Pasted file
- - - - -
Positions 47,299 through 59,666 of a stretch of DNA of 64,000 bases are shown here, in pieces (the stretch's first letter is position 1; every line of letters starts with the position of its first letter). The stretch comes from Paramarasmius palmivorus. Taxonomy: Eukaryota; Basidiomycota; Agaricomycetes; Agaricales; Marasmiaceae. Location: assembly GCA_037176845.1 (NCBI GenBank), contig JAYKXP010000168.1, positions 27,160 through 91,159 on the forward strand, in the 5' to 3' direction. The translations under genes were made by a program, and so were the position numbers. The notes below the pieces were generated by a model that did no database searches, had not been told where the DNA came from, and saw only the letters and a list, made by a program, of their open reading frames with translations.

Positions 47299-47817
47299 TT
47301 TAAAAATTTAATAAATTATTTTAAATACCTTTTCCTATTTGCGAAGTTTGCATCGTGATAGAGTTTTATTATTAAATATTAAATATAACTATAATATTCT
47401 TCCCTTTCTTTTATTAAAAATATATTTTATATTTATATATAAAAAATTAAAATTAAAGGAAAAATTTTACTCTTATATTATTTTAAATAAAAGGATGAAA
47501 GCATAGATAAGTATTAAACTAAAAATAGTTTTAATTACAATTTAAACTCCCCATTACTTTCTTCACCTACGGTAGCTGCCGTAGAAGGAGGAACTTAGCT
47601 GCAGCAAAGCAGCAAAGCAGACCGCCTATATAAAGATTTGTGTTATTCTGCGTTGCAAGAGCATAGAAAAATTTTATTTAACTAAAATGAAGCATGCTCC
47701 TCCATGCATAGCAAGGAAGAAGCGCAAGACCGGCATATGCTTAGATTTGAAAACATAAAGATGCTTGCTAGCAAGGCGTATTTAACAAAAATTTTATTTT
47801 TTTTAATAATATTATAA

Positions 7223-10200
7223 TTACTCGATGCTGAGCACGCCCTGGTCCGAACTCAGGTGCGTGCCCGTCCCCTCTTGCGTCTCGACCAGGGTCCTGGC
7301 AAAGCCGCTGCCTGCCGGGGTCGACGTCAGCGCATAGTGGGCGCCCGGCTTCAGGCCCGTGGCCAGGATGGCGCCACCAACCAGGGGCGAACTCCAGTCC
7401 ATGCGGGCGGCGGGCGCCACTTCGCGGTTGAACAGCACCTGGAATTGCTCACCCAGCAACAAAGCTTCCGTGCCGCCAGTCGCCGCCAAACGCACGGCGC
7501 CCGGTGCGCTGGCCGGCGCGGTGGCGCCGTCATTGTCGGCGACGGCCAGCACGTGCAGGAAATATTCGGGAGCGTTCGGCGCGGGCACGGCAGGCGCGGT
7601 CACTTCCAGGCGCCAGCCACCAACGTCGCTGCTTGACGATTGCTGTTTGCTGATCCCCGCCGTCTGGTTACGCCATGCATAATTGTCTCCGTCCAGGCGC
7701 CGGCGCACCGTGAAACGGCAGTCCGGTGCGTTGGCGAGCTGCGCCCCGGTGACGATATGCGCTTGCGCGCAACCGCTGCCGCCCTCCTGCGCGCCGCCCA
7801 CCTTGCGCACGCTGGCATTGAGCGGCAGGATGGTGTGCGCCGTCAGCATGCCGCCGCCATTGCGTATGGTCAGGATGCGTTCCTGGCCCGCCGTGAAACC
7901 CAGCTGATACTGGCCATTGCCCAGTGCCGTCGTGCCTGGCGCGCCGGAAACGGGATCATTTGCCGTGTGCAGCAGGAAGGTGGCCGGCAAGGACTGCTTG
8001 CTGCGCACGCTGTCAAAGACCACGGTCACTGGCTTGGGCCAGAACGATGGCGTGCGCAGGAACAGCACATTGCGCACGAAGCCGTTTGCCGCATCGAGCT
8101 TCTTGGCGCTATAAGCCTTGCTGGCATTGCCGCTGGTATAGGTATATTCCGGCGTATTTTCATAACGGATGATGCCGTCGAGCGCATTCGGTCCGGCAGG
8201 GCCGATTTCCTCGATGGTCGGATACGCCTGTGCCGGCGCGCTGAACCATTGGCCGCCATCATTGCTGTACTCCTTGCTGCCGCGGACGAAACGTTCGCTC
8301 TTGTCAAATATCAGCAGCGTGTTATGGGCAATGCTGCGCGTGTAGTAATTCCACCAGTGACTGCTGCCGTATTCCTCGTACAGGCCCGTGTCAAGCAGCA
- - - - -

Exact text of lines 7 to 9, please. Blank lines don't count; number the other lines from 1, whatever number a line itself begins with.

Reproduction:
47601 GCAGCAAAGCAGCAAAGCAGACCGCCTATATAAAGATTTGTGTTATTCTGCGTTGCAAGAGCATAGAAAAATTTTATTTAACTAAAATGAAGCATGCTCC
47701 TCCATGCATAGCAAGGAAGAAGCGCAAGACCGGCATATGCTTAGATTTGAAAACATAAAGATGCTTGCTAGCAAGGCGTATTTAACAAAAATTTTATTTT
47801 TTTTAATAATATTATAA